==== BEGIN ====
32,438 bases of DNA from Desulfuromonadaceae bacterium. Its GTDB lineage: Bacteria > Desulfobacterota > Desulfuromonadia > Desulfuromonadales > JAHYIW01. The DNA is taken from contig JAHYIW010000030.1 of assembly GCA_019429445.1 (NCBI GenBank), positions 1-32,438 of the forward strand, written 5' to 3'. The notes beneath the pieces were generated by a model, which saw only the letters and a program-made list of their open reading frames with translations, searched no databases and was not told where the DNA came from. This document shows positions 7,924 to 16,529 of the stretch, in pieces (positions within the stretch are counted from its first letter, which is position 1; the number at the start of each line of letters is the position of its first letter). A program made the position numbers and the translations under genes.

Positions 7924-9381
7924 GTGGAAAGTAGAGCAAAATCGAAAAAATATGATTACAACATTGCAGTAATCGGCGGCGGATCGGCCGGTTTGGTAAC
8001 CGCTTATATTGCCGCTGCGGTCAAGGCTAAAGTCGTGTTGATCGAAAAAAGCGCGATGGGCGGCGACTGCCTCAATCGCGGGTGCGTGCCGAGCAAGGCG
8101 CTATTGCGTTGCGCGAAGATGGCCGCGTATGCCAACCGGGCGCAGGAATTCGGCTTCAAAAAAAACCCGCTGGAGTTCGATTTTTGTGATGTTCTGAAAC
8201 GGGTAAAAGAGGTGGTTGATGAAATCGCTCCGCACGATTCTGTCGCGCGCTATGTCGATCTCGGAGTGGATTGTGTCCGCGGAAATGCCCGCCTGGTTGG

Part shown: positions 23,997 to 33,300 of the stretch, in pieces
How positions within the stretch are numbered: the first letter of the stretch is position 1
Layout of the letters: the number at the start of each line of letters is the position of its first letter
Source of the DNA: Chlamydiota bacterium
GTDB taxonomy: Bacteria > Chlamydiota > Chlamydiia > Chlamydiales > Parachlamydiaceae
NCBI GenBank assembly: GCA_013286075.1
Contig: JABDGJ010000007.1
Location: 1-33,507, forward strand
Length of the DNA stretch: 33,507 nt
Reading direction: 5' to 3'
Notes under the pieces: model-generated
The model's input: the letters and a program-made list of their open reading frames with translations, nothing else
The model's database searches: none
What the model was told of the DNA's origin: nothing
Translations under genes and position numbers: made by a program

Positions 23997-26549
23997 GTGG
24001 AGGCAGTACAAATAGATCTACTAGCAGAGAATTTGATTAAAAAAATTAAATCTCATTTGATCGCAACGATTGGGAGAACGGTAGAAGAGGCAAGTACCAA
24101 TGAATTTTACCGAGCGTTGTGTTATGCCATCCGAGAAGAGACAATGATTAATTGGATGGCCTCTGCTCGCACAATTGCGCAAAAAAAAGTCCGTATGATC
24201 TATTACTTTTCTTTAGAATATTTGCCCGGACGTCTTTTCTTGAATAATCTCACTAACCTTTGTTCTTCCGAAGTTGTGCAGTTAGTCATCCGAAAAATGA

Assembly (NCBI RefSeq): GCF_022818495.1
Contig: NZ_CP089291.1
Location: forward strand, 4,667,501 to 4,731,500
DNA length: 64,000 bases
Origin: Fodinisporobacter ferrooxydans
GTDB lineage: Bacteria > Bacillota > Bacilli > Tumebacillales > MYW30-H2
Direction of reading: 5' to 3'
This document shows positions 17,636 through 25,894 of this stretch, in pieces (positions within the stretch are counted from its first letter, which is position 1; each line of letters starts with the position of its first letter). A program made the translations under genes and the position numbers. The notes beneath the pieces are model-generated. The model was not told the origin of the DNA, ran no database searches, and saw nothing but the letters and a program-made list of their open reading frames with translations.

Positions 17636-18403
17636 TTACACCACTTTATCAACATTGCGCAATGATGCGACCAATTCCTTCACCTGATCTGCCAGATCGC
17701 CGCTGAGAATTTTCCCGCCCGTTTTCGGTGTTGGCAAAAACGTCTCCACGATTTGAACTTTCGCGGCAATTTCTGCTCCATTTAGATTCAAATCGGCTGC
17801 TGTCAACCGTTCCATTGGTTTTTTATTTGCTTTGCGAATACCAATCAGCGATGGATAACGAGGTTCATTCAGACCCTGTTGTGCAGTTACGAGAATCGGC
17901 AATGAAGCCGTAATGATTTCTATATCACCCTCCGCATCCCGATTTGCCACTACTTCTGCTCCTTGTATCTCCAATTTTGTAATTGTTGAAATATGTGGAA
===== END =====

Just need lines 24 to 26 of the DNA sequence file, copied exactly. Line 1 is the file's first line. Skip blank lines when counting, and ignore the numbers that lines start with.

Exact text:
24001 AGGCAGTACAAATAGATCTACTAGCAGAGAATTTGATTAAAAAAATTAAATCTCATTTGATCGCAACGATTGGGAGAACGGTAGAAGAGGCAAGTACCAA
24101 TGAATTTTACCGAGCGTTGTGTTATGCCATCCGAGAAGAGACAATGATTAATTGGATGGCCTCTGCTCGCACAATTGCGCAAAAAAAAGTCCGTATGATC
24201 TATTACTTTTCTTTAGAATATTTGCCCGGACGTCTTTTCTTGAATAATCTCACTAACCTTTGTTCTTCCGAAGTTGTGCAGTTAGTCATCCGAAAAATGA